What a blast it is to watch Michael Douglas reconnect with the role of Gordon Gekko in the new “Wall Street” sequel “Wall Street: Money Never Sleeps.”
The movie is flawed in terms of plotting and tone — so was the first one — but the authority that Douglas brings to his performance blotted out any of my small objections to writer-director Oliver Stone’s return to the financial action in downtown Manhattan.
The wit and the emotional power and the charisma Michael Douglas brings to his great morally conflicted (and Oscar-winning) character is quite awesome.
In the first “Wall Street” movie Gekko was a man you loved to hate.
In “Money Never Sleeps” Gekko is simply a character you love despite all of his obvious flaws. Things have gotten so sleazy and so dangerous in the financial markets since Gordon went to jail that he seems almost innocent in comparison with the hedge fund folks and the insiders who made money on the near collapse of the United States economy two years ago.
Without ever dimming the financial tycoon’s darker impulses, Douglas adds new emotional shadings to Gekko, especially in scenes where we see that he has become aware of the family life he discarded on his way to the top and then during his years in the slammer.
The wicked humor of Gekko was the thing I most enjoyed about the character in 1987. In the new movie, it’s the mix of sly wit and sudden surges of warmer emotions that make the performance so wonderful (I don’t think Douglas has ever been better than he is in the scene on the steps of the Metropolitan Museum where he explains what he did to try to save his drug addict son’s life).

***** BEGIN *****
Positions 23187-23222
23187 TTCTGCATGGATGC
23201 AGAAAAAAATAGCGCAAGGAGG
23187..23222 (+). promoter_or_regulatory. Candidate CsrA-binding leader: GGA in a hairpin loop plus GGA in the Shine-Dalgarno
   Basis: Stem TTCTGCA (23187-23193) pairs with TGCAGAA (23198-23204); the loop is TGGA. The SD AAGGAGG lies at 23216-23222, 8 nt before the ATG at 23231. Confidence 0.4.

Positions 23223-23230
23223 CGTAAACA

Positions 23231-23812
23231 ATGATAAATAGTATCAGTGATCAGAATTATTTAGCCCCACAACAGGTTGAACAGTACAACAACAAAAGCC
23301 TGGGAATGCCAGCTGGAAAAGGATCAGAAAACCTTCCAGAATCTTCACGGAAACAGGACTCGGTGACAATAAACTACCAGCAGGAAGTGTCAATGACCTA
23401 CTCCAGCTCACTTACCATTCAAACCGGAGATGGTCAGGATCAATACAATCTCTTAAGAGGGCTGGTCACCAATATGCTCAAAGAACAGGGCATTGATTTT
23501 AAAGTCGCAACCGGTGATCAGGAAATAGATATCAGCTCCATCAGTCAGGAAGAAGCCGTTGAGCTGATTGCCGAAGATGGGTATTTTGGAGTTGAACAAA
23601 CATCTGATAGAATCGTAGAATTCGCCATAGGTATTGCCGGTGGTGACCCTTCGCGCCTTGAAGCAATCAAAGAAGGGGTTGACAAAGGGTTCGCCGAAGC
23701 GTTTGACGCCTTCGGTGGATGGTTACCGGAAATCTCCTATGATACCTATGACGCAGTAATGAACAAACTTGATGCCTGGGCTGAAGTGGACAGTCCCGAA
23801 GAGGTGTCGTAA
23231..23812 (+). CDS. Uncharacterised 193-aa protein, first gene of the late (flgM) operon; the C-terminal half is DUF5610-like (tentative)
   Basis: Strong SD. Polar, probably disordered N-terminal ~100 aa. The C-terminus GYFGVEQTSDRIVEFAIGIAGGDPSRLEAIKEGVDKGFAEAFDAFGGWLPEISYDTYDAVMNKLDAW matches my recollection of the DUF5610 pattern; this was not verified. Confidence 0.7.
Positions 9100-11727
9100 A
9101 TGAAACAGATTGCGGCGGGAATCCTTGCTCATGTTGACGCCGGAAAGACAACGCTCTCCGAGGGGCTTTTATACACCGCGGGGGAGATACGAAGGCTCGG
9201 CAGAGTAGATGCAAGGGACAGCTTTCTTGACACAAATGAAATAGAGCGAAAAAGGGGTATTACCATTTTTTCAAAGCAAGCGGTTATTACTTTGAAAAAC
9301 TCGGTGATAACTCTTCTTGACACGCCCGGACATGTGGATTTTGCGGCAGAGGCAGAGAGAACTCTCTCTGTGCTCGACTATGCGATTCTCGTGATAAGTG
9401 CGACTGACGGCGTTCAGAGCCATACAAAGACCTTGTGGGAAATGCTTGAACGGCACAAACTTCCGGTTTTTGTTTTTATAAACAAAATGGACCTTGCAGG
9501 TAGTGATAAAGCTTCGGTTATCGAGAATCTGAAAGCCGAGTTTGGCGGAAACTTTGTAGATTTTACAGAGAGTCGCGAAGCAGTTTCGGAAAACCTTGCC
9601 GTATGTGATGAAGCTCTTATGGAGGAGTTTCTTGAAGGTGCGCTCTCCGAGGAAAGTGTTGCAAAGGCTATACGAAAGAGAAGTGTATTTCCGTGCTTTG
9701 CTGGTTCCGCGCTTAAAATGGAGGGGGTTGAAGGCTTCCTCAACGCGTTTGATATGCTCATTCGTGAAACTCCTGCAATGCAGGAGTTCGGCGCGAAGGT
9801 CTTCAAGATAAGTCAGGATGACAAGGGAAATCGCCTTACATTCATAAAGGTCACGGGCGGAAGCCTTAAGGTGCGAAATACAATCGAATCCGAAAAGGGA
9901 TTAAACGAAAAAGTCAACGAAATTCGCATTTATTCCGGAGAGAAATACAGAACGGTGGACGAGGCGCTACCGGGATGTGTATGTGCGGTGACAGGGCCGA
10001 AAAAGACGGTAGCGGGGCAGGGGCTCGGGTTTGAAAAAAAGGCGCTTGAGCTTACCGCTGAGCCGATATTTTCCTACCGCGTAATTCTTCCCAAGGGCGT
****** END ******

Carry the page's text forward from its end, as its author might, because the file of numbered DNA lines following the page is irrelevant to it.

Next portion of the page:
Between you and me, I think Michael Douglas has long since surpassed his beloved actor dad Kirk in terms of the range and quality of the performances he has given since he became a full-fledged movie star in “Romancing the Stone” 26 years ago.
Michael Douglas has the emotional ferocity that made his father so thrilling to watch in movies like “Spartacus” and “Ace in the Hole” but Kirk tended to go a bit too far — the grin got too sinister, the voice too loud — for us to be able to see all of the humanity in the characters he played.
Michael Douglas stands virtually alone in contemporary Hollywood for his continuing interest in playing deeply flawed men — can you imagine Harrison Ford in “Basic Instinct” or “Disclosure”? The actor makes his “villains” as human as his heroes, which is one of the reasons his performances remain so alive and so unpredictably witty years after he commits them to celluloid.